Women who think they can wait, really can't. And now, more and more who want children are ending up without them. Twenty years ago, nearly 9 percent of American women in their early 40s did not have children. Today, that number has nearly doubled.

And for successful professional women, the figure is considerably higher - so says economist Sylvia Hewlett in her new book, "Creating a Life." She conducted a survey of more than 1,000 women with incomes over $55,000 a year.

“Amongst this group, childlessness really is a huge problem. Thirty-three percent of them don't have children at age 40,” says Hewlett, which means they probably won’t have children. “They're at the end of the road, as it were. And if you look at corporate America, 42 percent of these women don't have kids.”

And a majority of them, Hewlett says, wanted to have children.

Why is this happening? Is it that these women aren't getting married? Or that they are getting married, but they're waiting too late to try and have children? Hewlett thinks it’s both.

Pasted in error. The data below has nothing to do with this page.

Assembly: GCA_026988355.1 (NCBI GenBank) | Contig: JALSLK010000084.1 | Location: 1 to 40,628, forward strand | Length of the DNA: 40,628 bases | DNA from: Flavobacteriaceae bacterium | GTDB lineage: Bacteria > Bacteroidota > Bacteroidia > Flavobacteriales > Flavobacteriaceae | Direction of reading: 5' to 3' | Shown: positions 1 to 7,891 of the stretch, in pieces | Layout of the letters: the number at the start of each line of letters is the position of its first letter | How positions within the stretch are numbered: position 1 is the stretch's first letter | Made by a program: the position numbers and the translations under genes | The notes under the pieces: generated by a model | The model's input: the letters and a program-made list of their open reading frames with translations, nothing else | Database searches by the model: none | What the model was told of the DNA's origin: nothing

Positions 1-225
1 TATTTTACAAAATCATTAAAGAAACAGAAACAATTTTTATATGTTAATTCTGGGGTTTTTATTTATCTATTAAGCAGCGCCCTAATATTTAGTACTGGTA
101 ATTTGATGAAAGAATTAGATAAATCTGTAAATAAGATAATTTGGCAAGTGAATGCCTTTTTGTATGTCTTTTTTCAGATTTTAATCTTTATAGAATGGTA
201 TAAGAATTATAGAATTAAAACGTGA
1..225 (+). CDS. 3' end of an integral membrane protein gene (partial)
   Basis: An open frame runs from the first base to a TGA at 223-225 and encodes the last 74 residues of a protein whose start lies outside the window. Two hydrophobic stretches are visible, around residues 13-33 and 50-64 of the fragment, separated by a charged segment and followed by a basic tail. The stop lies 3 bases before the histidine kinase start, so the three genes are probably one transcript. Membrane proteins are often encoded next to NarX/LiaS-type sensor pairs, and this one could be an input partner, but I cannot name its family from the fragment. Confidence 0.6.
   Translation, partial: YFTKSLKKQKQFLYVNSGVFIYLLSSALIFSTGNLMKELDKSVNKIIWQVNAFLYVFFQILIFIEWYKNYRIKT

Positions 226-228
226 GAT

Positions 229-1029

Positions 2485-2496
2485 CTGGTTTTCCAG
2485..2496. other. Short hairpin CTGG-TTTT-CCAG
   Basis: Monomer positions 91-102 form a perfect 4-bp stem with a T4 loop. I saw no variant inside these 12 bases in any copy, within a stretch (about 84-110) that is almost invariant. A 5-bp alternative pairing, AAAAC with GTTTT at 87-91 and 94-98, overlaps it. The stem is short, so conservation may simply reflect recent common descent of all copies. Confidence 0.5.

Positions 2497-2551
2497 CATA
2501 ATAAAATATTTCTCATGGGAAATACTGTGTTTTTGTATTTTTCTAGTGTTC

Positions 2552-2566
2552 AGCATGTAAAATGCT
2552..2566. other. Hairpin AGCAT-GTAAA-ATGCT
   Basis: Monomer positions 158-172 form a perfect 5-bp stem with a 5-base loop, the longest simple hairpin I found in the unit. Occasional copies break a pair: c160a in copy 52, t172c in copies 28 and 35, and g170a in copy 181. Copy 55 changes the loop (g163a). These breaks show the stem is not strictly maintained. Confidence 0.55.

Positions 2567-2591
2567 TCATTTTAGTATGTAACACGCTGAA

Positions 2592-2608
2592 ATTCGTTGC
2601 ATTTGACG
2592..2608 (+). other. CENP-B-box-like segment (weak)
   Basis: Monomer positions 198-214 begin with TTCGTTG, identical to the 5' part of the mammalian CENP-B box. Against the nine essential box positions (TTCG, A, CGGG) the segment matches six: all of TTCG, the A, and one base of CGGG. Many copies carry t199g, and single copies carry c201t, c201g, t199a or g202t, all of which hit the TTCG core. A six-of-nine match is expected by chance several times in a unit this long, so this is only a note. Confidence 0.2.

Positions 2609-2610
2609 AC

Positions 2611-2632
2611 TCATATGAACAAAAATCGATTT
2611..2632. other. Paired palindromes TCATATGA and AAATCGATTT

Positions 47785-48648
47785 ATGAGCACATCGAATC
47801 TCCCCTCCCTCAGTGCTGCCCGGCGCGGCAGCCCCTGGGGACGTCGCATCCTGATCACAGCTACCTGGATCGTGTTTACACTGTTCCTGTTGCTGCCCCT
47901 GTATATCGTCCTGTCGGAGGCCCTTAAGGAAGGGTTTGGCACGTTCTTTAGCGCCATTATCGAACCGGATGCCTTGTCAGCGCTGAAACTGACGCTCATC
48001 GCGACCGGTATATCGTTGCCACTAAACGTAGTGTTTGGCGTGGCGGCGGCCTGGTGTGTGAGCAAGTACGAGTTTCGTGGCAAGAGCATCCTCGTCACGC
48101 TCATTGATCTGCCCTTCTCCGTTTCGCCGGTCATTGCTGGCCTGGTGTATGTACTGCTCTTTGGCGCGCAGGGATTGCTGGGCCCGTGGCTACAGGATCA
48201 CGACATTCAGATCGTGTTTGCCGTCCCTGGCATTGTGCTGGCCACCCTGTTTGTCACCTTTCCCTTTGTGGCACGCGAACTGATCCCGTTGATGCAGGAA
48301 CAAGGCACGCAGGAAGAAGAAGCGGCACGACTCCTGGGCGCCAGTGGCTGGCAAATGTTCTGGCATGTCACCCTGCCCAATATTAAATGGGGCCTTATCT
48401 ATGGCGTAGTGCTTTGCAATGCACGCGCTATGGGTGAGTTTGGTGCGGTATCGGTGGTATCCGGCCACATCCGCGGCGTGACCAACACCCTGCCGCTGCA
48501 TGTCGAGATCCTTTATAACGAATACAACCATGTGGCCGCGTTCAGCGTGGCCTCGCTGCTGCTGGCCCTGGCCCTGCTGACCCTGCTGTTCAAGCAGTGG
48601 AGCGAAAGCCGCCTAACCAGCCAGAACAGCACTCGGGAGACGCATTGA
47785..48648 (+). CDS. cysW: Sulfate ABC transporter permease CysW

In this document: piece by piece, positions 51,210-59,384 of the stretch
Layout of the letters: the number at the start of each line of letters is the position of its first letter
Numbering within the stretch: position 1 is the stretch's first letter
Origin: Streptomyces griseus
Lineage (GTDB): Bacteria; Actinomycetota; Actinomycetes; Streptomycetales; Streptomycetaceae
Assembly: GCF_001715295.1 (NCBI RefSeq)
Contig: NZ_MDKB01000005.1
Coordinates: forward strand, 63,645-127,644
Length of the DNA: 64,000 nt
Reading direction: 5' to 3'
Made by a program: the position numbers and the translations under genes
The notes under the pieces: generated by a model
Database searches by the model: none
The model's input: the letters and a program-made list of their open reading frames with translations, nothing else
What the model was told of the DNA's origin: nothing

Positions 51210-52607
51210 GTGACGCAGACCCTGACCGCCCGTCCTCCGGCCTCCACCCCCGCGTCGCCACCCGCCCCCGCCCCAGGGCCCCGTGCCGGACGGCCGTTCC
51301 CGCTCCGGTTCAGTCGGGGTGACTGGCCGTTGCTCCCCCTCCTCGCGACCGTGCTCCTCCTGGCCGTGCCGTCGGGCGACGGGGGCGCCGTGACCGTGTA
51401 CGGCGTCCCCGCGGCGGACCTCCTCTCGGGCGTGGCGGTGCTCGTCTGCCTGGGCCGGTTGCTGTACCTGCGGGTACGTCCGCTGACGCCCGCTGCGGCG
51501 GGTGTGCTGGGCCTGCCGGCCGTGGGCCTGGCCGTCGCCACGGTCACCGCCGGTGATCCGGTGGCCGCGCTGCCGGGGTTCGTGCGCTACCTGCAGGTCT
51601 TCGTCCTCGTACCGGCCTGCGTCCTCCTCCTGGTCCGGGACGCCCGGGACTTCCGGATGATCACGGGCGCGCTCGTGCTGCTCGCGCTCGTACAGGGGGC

And it's not hard to find the women she's talking about.

Melanie Curtright, Pam Stuart and Mary Mayotte are all in their 40s and early
50s - all attractive, successful, currently unmarried, and childless.

“In my 20s, I had opportunities to marry wonderful guys. And I said, 'Marriage? I've just gotten out of law school. I need to do what I have spent so much time and effort to accomplish,'” says Pam Stuart. “I don't think I really made a choice. But it is the biggest disappointment of my life that I never became a mom. I would have been a great mom.”

Melanie Curtright always wanted to have kids, but she focused on her career and waited: “I just assumed that science would keep up that pace, and that it wouldn't be a problem at 40. It never occurred to me that I wouldn't be able to have a child.”

When she turned 40, she was divorced, so she found a sperm bank and a fertility doctor. She endured fertility treatments for a year and a half, but she never got pregnant.

“Having gone through that and having to deal with accepting that I can't bear a child, I never thought that would impact me the way it has,” says Curtright. “And it has been devastating.”

Now she's in the process of adopting a little boy from Cambodia, but a large number of the women in Hewlett's survey who wanted children ended up without any at all.

“It makes me a little angry, because it's so profoundly unfair. But this is what is going on right now,” says Hewlett.